LOL...really? A nasal spray SSRI to stop suicidal thoughts? Have we become THAT dense? I agree with alot on here about THC/marijuana...BUT, there is no magic pill for anything. Our troops need to have a mandated civilian life re-entry training when they come back from war, such as http://www.createagreatlife.org Get to the heart of the issues they each face

    August 20, 2012 at 12:47 pm | Report abuse |
    • Greg

      I guess you didn't read the article, about 20% of the people that had commited suicide this year had never been deployed.

      August 20, 2012 at 1:04 pm | Report abuse |
    • Pogo

      "Kubek helped discover thyrotropin-releasing hormone, or TRH, which is known to have antisuicidal and antidepression effects. The problem is that the naturally occurring chemical cannot easily cross the “blood-brain barrier.”
      It's not what you think.

      August 20, 2012 at 1:15 pm | Report abuse |
  4. Bren

    Shouldnt it be decrease? Or does the army really hope it will increase?

    August 20, 2012 at 12:51 pm | Report abuse |
  5. Roger Ogilvy Thornhill

    Is it cheaper than real therapy?

    August 20, 2012 at 12:53 pm | Report abuse |
  6. chrissy

    @ xray, so what youre saying is: If a soldier serves his country and is disabled while doing that he is NOT enti tled to disability? Something sure does stink and my guess is its opinions like THAT!

    August 20, 2012 at 12:53 pm | Report abuse |
  7. pooflingingmonkey

    Maybe stop fighting pointless wars so our soldiers can come home?

    August 20, 2012 at 12:54 pm | Report abuse |
  8. ipayattention

    chemical are never the sollution to these problems.....90% of the time they make things worse....therapy is the only 100% true way to helpa person suffering from mental illness....all drugs do is mask the problem...this story is disgusting

    August 20, 2012 at 12:56 pm | Report abuse |
    • Pogo

      hey don't have the luxory of time consuming therapy while actively deployed, not that this spray would make it better...

      August 20, 2012 at 1:19 pm | Report abuse |
  9. Huh

    Is it just me or could the first sentance of the article "Could the solution to increasing suicide and depression rates among members of the U.S. military lie in a nasal spray? The Army hopes so." be better worded? I had to reread it a few times...to me it sounds like the army wants to find a solution to increase suicides and depression and I thought how horrible! and that can't be right....but then I reread it and realized the intent. Was it just me who thought this? I am blonde....

    August 20, 2012 at 12:56 pm | Report abuse |
    • Bren

      Except I already said that.

      August 20, 2012 at 12:59 pm | Report abuse |
    • Corey

      It is intended to convey "could the solution to the rising rate of...."

      August 20, 2012 at 1:03 pm | Report abuse |
  10. Paul

    Military honestly is pointless unless you plan on joining for a full 20. They make grand promises about college that are all lies. You get used until you are broken and get out with multiple life long injuries and then you join a work force that can care less if you were a veteran.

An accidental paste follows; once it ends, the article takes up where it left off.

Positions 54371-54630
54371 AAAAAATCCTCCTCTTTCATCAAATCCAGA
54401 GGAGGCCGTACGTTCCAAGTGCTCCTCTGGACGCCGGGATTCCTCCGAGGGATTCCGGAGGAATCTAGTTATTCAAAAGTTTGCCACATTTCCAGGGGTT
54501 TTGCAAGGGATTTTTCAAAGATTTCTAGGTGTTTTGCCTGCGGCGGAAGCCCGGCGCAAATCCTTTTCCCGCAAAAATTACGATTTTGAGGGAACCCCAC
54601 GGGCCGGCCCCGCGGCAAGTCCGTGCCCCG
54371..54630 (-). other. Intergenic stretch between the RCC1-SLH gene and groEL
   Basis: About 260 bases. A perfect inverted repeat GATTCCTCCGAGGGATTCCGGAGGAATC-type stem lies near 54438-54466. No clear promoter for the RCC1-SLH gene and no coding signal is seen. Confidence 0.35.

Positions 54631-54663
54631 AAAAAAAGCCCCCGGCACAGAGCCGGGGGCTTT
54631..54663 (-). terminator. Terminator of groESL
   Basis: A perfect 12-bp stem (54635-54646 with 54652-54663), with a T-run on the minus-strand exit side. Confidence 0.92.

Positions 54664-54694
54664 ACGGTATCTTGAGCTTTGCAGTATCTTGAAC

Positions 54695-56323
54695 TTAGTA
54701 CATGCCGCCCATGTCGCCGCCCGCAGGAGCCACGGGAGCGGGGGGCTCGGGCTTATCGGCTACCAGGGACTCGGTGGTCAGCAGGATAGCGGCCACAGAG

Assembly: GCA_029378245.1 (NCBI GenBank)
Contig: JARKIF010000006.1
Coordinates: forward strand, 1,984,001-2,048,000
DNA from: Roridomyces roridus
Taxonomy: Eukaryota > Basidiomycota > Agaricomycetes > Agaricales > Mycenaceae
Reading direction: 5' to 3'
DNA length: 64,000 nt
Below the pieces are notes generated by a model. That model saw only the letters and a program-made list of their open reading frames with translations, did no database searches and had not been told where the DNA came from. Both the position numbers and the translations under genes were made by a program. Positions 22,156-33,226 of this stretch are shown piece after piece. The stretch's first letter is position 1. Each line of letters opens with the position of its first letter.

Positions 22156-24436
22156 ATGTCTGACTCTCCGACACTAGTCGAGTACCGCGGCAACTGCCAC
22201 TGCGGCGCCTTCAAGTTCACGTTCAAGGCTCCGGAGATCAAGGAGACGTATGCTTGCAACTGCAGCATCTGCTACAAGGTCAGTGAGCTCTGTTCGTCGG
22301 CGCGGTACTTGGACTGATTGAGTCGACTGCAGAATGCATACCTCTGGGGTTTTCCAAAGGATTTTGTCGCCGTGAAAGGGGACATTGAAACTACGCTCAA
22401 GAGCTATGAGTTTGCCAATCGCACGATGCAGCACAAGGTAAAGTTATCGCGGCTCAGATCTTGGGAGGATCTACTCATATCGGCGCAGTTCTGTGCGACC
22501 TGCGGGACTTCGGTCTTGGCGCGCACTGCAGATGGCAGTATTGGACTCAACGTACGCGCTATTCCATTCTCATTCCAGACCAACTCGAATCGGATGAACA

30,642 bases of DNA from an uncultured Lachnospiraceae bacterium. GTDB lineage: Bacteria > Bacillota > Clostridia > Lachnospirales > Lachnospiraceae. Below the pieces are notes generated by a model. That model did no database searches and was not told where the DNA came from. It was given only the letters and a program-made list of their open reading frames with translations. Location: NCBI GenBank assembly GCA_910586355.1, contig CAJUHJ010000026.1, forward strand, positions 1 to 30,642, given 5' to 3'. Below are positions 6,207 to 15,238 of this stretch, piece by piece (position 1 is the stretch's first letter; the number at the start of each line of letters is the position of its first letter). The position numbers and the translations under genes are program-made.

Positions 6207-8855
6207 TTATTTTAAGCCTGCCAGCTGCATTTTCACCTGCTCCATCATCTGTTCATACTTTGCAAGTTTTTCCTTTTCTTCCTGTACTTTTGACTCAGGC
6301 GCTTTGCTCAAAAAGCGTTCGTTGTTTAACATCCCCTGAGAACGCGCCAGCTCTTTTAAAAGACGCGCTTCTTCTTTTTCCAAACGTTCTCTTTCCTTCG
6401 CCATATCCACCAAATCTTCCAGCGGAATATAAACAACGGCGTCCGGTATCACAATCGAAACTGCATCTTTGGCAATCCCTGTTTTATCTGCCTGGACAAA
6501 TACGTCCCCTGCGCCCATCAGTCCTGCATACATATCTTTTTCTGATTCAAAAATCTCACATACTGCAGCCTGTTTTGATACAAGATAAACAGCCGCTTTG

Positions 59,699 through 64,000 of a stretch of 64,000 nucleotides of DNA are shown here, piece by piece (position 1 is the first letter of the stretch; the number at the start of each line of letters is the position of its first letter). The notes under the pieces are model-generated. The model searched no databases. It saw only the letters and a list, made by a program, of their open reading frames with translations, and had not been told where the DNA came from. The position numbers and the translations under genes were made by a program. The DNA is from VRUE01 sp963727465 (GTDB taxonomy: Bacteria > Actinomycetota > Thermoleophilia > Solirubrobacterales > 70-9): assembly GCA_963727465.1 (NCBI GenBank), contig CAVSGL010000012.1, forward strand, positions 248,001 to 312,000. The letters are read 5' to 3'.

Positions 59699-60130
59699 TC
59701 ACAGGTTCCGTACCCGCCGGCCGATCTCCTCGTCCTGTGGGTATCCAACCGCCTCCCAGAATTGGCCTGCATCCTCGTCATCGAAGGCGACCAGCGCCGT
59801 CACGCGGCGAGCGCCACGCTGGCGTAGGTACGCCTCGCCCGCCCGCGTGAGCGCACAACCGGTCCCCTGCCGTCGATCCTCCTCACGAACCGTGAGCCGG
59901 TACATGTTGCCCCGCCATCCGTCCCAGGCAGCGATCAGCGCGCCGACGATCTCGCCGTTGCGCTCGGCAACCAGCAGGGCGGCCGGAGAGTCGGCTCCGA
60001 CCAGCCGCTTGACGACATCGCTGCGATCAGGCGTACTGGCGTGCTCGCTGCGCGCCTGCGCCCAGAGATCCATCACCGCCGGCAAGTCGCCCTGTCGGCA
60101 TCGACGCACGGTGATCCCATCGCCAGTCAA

The years I was in were pointless and only made me lose out on 4 years of my life and probably did life long damage to my liver dealing with the daily up and down of being yelled and treated like dirt.

    August 20, 2012 at 12:59 pm | Report abuse |
  11. danmac

    Back in the late 70s I was interviewd by a local TV station that asked if I thought widespread drug use by soldiers was making the force ineffective. I said no, but I believed that the ineffectiveness of the force drove many soldiers to use drugs...
    They didn't use my interview.

    August 20, 2012 at 1:06 pm | Report abuse |
  12. Robert

    "Could the solution to increasing suicide and depression rates among members of the U.S. military lie in a nasal spray?"

    Increasing suicide and depression rates is an Army goal now? Maybe you should learn to write before I get suicidal.

    August 20, 2012 at 1:08 pm | Report abuse |
  13. CM

    We want unfeeling killing machines. It's okay that you had to kill someone for us or watch your friends die. We need you to secure our business interests in the middle east so that we can spread our globalist ideals and fake war on terror so that we can implement our New World Order. We're going to give you a nice new drug to make you feel better and then we'll use it on the civilian population so they won't care that we control everything. So just get in line and get your chip. Everything will be okay, I promise!

    August 20, 2012 at 1:09 pm | Report abuse |
  14. Greg

    Typical Army. Treat the symptoms and not the source.

    August 20, 2012 at 1:10 pm | Report abuse |
    • jboHDrider

      Typical statement from troll who has never served.

      August 20, 2012 at 1:28 pm | Report abuse |
    • Heaveninc

      It is simple people have trouble killing people and people attempting to kill them. Enough all ready, deploy every politician that votes to have wars and send the troops home.

      August 20, 2012 at 1:40 pm | Report abuse |
    • Canada

      Yea, Greg is a troll that is not stupid enough to join a Tyrannical Empire in illegal wars. DId you serve? why didn't you die there, so that your folks can ask that question. Why did my son die for Saddam Hussein?

      August 20, 2012 at 2:07 pm | Report abuse |
  15. Pogo

    Kubek helped discover thyrotropin-releasing hormone, or TRH, which is known to have antisuicidal and antidepression effects. The problem is that the naturally occurring chemical cannot easily cross the “blood-brain barrier.”

    This is natural. Your doctor isn't going to comment on a natural hormone. Thanks for spamming, anyhow.

    August 20, 2012 at 1:17 pm | Report abuse |
1 2 3 4 5 6 7 8 9 10 11 12 13